But how, exactly? At a time when so many Americans are still looking for work, Bloomberg’s answer may seem counterintuitive, but he makes a compelling case for growing the economy through carefully targeted immigration reforms. This could start, he suggests, if both parties stopped playing only to their political bases and started paying attention to the raw economics of immigration. Some might suggest that this threshold condition, bracketing out partisan politics, makes Bloomberg’s proposal a mere chalkboard exercise, but it’s eminently worth hearing him out. Bloomberg pinpoints several areas where policy change is urgently needed, and he has the independence to speak his mind on this issue without having to pull punches.
In his keynote speech, Bloomberg pitched four proposals for fixing our immigration system:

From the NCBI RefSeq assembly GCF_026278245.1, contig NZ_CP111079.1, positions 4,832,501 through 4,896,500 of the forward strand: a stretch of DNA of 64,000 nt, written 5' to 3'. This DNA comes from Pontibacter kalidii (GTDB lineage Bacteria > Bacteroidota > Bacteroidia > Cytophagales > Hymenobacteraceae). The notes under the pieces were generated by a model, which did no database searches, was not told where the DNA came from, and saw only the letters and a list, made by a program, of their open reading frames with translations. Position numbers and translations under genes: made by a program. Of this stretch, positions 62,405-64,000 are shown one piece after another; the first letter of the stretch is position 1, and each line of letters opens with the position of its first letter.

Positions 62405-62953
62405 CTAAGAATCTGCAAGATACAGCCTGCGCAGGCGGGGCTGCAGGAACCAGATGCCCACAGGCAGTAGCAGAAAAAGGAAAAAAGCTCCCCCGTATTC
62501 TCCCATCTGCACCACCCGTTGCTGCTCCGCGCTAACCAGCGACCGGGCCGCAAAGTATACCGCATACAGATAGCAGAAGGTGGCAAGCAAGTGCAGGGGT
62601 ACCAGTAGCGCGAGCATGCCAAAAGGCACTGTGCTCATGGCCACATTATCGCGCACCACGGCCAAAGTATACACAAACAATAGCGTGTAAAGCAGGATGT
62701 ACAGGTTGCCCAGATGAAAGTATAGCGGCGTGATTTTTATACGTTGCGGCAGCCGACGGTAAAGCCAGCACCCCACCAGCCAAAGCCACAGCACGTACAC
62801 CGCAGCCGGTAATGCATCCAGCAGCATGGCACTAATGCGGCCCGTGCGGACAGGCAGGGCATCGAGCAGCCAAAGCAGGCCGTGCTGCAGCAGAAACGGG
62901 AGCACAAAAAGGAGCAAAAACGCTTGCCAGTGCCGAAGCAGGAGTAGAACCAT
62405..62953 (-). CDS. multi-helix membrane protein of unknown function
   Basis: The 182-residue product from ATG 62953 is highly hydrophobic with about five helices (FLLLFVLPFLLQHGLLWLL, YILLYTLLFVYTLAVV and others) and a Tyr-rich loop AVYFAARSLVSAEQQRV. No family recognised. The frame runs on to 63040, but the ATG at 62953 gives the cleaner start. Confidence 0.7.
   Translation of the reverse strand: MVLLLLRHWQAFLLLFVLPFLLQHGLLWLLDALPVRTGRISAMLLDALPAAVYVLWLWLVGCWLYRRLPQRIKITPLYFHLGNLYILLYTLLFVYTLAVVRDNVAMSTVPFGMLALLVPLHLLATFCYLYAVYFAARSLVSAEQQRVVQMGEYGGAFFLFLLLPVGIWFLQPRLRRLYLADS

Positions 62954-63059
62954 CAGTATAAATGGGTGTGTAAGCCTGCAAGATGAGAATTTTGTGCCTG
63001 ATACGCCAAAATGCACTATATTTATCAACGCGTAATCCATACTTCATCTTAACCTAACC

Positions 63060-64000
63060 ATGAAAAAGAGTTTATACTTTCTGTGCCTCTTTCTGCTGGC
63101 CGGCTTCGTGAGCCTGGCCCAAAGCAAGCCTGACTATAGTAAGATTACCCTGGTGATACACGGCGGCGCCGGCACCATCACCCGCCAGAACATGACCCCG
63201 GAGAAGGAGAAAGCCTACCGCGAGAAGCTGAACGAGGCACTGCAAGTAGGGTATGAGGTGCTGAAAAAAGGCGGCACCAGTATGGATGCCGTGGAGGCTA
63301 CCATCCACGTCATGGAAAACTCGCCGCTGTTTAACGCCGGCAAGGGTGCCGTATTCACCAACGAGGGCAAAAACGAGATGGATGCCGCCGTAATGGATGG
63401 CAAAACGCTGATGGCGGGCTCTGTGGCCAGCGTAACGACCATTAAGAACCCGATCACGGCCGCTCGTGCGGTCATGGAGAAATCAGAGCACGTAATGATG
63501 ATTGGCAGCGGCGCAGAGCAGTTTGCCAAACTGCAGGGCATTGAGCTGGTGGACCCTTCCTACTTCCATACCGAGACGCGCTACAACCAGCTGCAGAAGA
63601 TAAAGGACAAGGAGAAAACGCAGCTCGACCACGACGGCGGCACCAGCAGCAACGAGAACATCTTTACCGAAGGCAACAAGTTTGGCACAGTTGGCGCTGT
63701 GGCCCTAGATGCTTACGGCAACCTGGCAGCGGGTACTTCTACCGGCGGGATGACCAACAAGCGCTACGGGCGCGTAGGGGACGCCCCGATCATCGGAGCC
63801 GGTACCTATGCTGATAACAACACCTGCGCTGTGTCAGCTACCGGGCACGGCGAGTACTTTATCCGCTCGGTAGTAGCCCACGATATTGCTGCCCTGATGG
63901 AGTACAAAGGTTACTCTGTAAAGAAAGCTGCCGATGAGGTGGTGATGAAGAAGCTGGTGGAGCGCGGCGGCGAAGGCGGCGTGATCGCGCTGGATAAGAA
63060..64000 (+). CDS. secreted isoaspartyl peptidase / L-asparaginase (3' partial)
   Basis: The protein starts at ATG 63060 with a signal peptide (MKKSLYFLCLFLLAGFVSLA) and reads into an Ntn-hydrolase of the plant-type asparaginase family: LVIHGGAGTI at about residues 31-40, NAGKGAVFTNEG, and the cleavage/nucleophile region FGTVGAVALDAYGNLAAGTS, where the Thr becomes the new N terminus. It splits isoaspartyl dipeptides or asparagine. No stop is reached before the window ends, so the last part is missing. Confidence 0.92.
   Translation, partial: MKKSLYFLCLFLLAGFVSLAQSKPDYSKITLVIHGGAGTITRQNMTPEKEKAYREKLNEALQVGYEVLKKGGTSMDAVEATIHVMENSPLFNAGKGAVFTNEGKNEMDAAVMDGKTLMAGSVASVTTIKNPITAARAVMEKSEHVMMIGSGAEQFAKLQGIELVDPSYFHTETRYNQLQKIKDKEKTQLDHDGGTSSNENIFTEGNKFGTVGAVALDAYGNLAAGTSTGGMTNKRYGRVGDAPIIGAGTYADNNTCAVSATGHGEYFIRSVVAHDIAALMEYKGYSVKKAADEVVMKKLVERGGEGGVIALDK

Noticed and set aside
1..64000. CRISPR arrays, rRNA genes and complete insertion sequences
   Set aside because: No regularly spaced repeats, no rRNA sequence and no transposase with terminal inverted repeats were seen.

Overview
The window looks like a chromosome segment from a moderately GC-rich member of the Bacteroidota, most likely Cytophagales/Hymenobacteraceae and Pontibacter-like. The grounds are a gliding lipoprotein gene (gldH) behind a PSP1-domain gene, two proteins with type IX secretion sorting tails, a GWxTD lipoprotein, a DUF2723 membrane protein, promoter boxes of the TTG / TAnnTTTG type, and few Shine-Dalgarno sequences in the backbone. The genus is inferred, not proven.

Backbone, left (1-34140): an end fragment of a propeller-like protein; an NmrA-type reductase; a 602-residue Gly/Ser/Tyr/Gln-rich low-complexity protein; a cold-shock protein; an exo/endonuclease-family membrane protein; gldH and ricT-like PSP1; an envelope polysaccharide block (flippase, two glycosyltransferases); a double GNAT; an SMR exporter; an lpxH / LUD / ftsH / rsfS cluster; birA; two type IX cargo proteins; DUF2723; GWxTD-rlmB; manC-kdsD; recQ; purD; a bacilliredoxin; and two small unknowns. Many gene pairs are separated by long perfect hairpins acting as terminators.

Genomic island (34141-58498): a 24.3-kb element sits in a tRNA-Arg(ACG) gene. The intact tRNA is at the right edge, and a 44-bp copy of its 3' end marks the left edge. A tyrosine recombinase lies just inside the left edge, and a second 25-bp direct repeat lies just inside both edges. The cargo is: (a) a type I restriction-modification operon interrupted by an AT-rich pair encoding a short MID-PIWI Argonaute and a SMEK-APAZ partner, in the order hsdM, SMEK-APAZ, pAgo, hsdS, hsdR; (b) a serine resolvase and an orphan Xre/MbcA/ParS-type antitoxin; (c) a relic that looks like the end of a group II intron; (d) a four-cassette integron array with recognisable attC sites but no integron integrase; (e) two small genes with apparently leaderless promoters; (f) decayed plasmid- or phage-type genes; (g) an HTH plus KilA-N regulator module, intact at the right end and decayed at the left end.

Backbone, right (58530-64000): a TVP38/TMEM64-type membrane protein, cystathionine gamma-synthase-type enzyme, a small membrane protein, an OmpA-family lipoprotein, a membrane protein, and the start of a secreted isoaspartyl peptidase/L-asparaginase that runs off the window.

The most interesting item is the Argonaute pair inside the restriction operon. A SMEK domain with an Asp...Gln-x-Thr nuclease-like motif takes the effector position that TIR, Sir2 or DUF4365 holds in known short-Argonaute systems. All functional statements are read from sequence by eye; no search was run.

1. Give economic factors greater weight in distributing visas.
Bloomberg points out that about 15 percent of U.S. visas are allocated on the basis of economics, with the remainder provided for family reunification and humanitarian purposes. He is careful to emphasize the importance of humanitarian and family concerns, but clearly is alarmed by the way this apportionment affects our economy: “…we cannot afford to keep turning away those with skills that our country needs to grow and succeed. It is sabotaging our economy. I’ve called it national suicide – and I think it really is.” Bloomberg goes on:
“That’s why I think we should dramatically expand the numbers of green cards available for the best of the best – the highest-skilled workers we need to join the U.S. economy permanently. These high-skill workers will not only help create thousands of jobs, they’ll also give us knowledge of foreign markets that will help U.S. businesses increase their exports.”
This actually will stimulate job growth for native-born Americans, Bloomberg argues, noting that, “One study found that a one percent increase in immigrants working in managerial and professional jobs leads to a three percent increase in U.S. exports to their home country.”